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Re: Enron India Problem



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>Is it more expensive than other new power plants of the same size and
>design? How does the price compare with the new plants that are coming
>up in
>California?

First of all,why compare power costs in california to what it is in India. 
Why do we need these power plants, when Indian companies are willing to 
supply power at 2/2.20 per unit.

The situation in Tamil Nadu for instance, is that agreements have been 
inked, where the cost of power is envisaged to be Rs.5/unit. When Indian 
companies came up with offers of supply power at Rs.2 the answer was, sorry 
we don't need your power, we have agreements where we buy power at 
rs.5/unit!!!

>Almost all the new power plants that are coming up in the U.S. use
>natural
>gas. What alternative fuel would you suggest we use?  Coal is very
>dirty.
>The ideal solution would be to tap India's vast hydro-electric power
>potential.  We have the Anti-Narmada dam activists to thank for India's
>dependence on imported fuels. In fact, I tried to explain this to a
>seminar
>of leftists once, but they just didn't get it.

I suggest we look into co-generation projects in conjunction with the Indian 
sugar industry to produce bagasse-based power. The potential is about 14,000 
MW. Also let's try and resolve political issues with hydro-electric power as 
the potential is huge.

While coal may be dirty, we do have it in abundant quantity, and we must 
strive to use what we have(coal) rather than what we do not(LNG), to setup 
new power plants. Development-Environment is always a tradeoff, you cannot 
have development without pollution. Let's try and achieve some sort of 
balance.

>In 1999, oil prices had crashed to single digits.  No one foresaw that
>energy prices would skyrocket the way they did.  However, with the
>global
>economic slow down, and new oil supply coming on stream, the expectation
>is
>that energy prices will continue to decrease.  This is good news for
>India
>and it just might vindicate the bureaucrats.

As you may know, energy prices or any "global" prices for that matter follow 
a cyclical path going up and down, and hence there is no question of 
vindication. When the price comes down, they are vindicated and when it goes 
up, they are at fault??

They should not have linked a sector such as power to international vagaries 
in the first place. There is no vindication.

>How is Enron a thief?  Do you expect any foreign company investing in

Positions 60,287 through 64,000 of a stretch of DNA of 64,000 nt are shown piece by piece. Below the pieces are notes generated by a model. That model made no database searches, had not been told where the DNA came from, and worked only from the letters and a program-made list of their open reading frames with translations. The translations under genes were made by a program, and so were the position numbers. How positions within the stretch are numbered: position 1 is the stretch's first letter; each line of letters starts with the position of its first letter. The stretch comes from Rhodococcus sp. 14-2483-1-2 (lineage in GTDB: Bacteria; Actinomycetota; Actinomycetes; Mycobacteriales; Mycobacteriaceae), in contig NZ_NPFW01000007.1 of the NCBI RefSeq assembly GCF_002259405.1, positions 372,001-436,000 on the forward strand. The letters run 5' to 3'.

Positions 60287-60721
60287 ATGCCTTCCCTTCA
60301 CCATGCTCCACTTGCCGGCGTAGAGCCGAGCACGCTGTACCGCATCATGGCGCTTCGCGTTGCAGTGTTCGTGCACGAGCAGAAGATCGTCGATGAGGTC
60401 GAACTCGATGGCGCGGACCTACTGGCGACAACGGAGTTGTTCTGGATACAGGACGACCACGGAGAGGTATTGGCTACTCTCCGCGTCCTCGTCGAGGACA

>India
>to absorb the loss from India's currency depreciation, or the increase
>in
>energy prices?

These are the same people who sing the praises of the "free market". I 
should think that they must face energy price increases and currency 
depreciation, as these are faced by any manufacturer in any industry. If 
there is a manufacturing industry where there is no possibility that raw 
material prices will go up, then where is the entrepreneurship or the risk?

Why have you insulated a "capitalistic" firm from price increases, currency 
depreciations, and given them state and centre guarantees to go with it? Can 
you name any person in the world who would not invest in power in India? 
Even you and I can setup the power plant then.

> >Maharashtra is a power surplus state and we need to cut down on T&D
> >losses
>
>Check your facts.  Maharashtra is a power deficit state.

This I'm not sure about, so I'll concede the point till I can get the needed 
info.

>This restriction was supposed to have been removed years ago.  In fact,
>Enron has often publicly expressed unhappiness at the slow pace of
>Indian
>power reforms.  Enron was probably led to believe that the power reforms
>
>would be implemented quickly when the state was seeking its investment.

People say, enron is not to blame, all the EBs are inefficient, and sectoral 
reforms are not moving. Please delink these issues. Yes, the MSEB has to be 
reformed and power reforms have to go ahead, and yes inter-state power trade 
must be allowed, but for various other reasons outlined above dabhol should 
never have come into existence.

>Your conclusion is too simplistic.
>The real question is why does it take so long to implement structural
>reforms in India?  Look at how slowly the disinvestment process is
>moving.
>The Congress Party is the main villain in the piece. Manmohan Singh who
>initiated the reform process is now its principal critic.  If a
>government
>was given a gauranteed minimum term, it would not have to fear the
>Opposition and could implement reforms quickly.
>

Certainly. It's despicable the way congress has been stalling parliament 
after the tehelka expose and also the disinvestment process. They're wasting 
tax-payers money. I wonder, is there nothing we can do about this. They 
serve us, not the other way round, we forget that sometimes.

But don't rule out the corruption part. Dabhol's accounts, have shown under 
the heading "Education", expenditure as 65 crores. I wonder what sort of 
education they're talking about.

I'm sorry. Enron is not a thief. that's a mistake on my part. after all is 
that anyway one refers to the future(current?) rulers of this country?

-Gautam
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